Comments:1. I didn't say that no one had commented on the post-flop play -- I said most were commenting on pre-flop (I prefer the limp myself) rather than post-flop (you were an exception to my generalization).2. There is usually more than one correct way to play a hand. There is nothing "wrong" with check-raising the flop.3. By check-raising the flop, you are likely to collect more small bets, which are half-as-valuable as big bets. Also, this essentially announces that you have at least trips. By betting into the raiser, you likely get the same number of bets placed in the middle while disguising your hand a bit more (for some reason, people will expect you to slow-play trips here, so if you bet out... they assume that you don't have trips!).4. If a 9 or T comes on the turn, then you have to worry about various straights beating your trips.5. You should always be thinking about which hands the other players have (especially those that are better than yours), whether or not your opponent is likely to hold them in that particular situation, and how your opponents would play those hands. (for example, the button could hold 88 here, in which case you're SOL).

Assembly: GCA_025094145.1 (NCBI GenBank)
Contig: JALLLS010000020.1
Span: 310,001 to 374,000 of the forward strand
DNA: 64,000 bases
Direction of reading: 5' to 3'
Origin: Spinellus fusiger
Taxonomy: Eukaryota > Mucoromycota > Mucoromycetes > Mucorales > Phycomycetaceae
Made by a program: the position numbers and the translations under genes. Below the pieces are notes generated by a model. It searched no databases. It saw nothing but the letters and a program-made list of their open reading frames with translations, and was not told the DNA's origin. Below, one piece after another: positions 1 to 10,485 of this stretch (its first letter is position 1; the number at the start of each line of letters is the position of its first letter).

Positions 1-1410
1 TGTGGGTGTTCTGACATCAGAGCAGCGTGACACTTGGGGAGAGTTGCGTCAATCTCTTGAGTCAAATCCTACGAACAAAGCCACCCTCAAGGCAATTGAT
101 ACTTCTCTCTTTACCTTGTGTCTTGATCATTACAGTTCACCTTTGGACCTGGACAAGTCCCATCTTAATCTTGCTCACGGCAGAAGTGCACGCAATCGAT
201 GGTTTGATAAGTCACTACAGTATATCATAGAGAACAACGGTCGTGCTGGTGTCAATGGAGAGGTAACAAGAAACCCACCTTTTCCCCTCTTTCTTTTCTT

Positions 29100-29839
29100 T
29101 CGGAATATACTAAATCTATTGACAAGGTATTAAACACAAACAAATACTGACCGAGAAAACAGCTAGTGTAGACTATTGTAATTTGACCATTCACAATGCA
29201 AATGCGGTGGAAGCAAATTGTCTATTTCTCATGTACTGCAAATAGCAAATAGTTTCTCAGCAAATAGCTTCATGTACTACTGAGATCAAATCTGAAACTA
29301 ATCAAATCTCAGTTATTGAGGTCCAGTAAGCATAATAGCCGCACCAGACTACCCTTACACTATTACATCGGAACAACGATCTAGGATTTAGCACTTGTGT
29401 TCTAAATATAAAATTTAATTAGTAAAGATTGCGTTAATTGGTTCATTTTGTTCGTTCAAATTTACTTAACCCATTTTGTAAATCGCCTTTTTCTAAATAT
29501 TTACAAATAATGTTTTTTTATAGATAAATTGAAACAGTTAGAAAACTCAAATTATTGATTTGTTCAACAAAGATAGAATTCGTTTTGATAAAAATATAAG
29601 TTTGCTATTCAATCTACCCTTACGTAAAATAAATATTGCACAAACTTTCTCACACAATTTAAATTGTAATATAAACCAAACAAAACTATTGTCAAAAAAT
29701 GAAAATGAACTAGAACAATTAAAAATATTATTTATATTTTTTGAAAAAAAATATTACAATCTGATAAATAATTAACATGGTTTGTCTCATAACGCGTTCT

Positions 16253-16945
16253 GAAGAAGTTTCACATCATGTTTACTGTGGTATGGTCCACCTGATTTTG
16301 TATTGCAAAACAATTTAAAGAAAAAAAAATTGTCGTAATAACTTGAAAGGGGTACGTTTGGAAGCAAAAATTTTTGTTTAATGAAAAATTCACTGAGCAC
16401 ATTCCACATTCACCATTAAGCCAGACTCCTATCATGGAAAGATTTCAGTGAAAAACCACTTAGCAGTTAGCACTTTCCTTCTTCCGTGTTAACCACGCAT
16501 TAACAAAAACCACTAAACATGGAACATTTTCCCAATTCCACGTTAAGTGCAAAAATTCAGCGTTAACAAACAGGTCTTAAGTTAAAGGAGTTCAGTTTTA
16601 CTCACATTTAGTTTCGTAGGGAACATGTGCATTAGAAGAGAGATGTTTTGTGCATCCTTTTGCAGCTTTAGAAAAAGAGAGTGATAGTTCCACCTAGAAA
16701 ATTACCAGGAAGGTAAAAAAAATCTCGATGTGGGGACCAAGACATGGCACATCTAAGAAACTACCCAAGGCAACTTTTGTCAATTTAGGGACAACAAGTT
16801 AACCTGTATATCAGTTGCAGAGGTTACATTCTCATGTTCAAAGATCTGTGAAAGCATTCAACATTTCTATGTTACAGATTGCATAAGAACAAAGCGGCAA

#14 DinkDonk

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Posted 28 February 2011 - 01:22 PM

View Postfrazwood, on Monday, February 28th, 2011, 7:06 AM, said:

2. There is usually more than one correct way to play a hand.
Well that would be true if you said profitable instead of correct. But, I assure you, there is almost always exactly one correct way to play any hand.

#15 Swift_Psycho

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Posted 28 February 2011 - 02:21 PM